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Anybody has experience with the Provent system?
#1
I would guess that it's useless for people with actual apnea (though it's promoted as apnea therapy...) but was wondering about it for my hubby. He is entirely addicted to nasal sprays and feels like he can't breathe the moment he lays down and hasn't put the spray in his nose. He's been doing that for close to three decades and it finally seems to dawn on him that he should probably stop it... Not like I haven't told him this for the last 20 years or so...
So anyways, if that system could "wean" him from the spray and maybe even help with some snoring (though it isn't usually problematic) then it would be well worth the 70 bucks. Just thought I'd ask here for input, it seems some have tried so many different things.

Please move the thread if it shouldn't be on the main apnea board.
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#2
It appears that only fastens onto the front of the nose. It would have little impact back in the throat, so may not be helpful.
                                                                                                                                                                                  
Please organize your SleeyHead screenshots like this.
I'm an epidemiologist, not a medical provider. 
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#3
It may help if he is prone to nostril collapse or has small nasal passages. Has he been to an ENT for a good examination of this? I had a similar problem and some surgery earlier this year to fix a deviated septum and trim my inferior turbinates has helped greatly. Failing that, chronic Rhinitis is what it is. Even with the surgery, I use sprays from my ENT and she says that they are OK to use long term. It sure does make it easier to breathe.
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#4
That's good advice Chill, but he will not see the inside of a doctor's office unless he is carried there tied up or dead....What is it with men and going to see a doctor? My guess is it's just the effect of long term use that one feels like they can not be without. I'm looking for something to help him transition to less and less nasal spray (he doesn't have colds or sinus issues.
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#5
If he is using over the counter sprays, I believe some of the are addictive in the sense that if you stop using them you have problems from that. He could go ask his doctor... Big Grin It is my wife that I can't get to go see a doctor.
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#6
Afrin and similar decongestants can have an addictive effect, and when used for years, they cause physical changes in the nasal tissues. Scarring, atrophy and loss of elasticity and even blood supply. Weaning sounds like a good idea, but the problem is a bit larger than most individuals can manage on their own. Believe it or not, a professional ENT specialist is probably the best bet.

Do a search on Weaning off Afrin or Afrin Addiction, and you will get a ton of results. It's not a problem to be made light of, and yet it's very important to get control of this problem. If you can get him on CPAP a nasal pillows mask may actually give him the relief from nasal congestion he has been seeking. In fact, it might be worth getting an inexpensive Airfit P10 off Amazon (or using yours with large pillows) and letting him experience nasal therapy and the relief it brings using your machine. It might change his mind. Anyway, this is going to be a difficult problem to solve, and like cigarette smoking and other addictions, he has to make the decision to do it, and may need to enlist professional help.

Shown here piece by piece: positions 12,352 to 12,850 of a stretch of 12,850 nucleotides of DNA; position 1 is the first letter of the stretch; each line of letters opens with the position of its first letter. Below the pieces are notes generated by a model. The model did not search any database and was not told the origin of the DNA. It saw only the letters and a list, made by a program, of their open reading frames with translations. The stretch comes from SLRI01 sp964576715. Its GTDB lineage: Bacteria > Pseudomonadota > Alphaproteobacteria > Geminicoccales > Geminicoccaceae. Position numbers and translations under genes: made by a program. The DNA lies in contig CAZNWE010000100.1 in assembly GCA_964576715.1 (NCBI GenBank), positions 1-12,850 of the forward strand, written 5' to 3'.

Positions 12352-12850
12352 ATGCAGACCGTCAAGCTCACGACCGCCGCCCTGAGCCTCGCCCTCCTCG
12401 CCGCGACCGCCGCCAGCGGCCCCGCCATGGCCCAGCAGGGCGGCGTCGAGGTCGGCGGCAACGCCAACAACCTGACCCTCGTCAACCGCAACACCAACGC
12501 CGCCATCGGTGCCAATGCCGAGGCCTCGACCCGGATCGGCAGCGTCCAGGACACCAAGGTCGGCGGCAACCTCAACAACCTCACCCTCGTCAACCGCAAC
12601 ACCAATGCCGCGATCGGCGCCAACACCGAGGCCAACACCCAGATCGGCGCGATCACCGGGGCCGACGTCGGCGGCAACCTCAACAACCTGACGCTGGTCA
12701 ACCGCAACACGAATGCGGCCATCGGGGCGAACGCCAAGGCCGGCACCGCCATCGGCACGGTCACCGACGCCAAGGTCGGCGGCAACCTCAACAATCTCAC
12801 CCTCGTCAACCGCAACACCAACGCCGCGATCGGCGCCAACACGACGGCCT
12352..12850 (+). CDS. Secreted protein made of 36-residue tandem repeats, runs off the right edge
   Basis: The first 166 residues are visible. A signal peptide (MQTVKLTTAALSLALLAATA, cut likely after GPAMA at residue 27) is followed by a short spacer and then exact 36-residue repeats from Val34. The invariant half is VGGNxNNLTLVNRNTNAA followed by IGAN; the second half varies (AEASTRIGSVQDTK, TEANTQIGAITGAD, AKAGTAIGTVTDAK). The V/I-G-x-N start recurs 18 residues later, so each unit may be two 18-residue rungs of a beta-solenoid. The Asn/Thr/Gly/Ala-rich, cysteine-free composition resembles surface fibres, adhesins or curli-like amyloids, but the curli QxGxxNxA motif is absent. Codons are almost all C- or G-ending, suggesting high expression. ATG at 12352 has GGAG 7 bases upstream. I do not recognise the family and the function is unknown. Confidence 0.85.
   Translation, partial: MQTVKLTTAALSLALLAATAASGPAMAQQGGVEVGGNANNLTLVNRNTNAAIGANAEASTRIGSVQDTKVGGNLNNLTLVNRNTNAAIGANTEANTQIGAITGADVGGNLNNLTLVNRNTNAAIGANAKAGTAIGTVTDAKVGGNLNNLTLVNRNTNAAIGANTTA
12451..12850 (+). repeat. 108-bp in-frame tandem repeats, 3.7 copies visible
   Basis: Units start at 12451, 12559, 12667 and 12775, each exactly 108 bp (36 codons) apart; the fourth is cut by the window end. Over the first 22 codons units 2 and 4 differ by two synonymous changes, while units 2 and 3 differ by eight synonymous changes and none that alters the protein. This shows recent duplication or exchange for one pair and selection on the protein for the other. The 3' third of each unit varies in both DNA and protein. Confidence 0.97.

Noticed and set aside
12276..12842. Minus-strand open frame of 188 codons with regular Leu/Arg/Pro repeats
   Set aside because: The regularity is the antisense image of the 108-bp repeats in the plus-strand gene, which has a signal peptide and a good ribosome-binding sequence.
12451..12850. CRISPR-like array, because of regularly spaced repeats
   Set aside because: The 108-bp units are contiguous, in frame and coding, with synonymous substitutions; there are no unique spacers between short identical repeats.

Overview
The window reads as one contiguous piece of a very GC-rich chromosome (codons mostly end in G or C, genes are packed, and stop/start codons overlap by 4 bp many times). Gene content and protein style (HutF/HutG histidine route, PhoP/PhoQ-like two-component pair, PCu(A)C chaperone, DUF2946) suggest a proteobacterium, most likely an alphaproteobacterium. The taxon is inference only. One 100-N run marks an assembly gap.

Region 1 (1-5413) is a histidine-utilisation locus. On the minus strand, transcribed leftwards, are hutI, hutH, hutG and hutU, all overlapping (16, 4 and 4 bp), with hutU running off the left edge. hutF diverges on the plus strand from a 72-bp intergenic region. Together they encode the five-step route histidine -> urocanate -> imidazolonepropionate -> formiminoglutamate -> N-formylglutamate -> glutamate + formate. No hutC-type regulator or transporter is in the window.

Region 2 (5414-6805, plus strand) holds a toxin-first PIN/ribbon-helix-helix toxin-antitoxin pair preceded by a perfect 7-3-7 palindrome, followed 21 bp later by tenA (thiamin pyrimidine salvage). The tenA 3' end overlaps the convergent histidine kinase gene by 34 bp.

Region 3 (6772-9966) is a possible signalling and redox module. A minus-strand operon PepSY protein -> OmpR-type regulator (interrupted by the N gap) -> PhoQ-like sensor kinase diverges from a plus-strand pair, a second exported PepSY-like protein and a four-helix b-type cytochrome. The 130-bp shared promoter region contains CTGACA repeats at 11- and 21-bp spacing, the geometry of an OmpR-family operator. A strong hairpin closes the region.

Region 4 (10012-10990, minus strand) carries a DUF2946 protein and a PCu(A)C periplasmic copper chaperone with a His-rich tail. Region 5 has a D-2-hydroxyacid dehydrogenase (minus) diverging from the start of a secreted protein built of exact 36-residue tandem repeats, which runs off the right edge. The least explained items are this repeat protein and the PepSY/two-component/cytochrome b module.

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#7
Plain saline solution may be used to irrigate and flush out irritating or infectious materials from the sinuses. There are several in pharmacies in the US; perhaps they have similar in Canada. These have been helpful for many sinus sufferes and are non-addictive. He might discuss using this with the doc.
                                                                                                                                                                                  
Please organize your SleeyHead screenshots like this.
I'm an epidemiologist, not a medical provider. 
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#8
I second the saline solutions. It may be a good method for him.

And, really, he needs to get over the doctor thing. Tell him to grow a pair and get over it. And you need to stop taking care of him. If he won't do it himself, then you can't do it for him. Period. He needs to take charge of his own health and be an adult about it. Be intelligent about it. If you keep looking up solutions for him, then he's never going to do that on his own. And he needs to. I'm not being mean, just honest.
PaulaO2
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#9
Ha haha, I'm not that much of a Mommy to him...the only reason I'm helping him find solutions is because he asked for help, which is a step up from "not needing any advice." So today we got the saline solution, nasal strips and a Vicks inhaler. Holy cow, if the combination of that doesn't do it...
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#10
He may have some rebound from stopping the nasal sprays. It will resolve over time.
Alternatively, he could try a tapering approach where he cut the use by 10-20% each day or so, spreading out the times he uses it.
                                                                                                                                                                                  
Please organize your SleeyHead screenshots like this.
I'm an epidemiologist, not a medical provider. 
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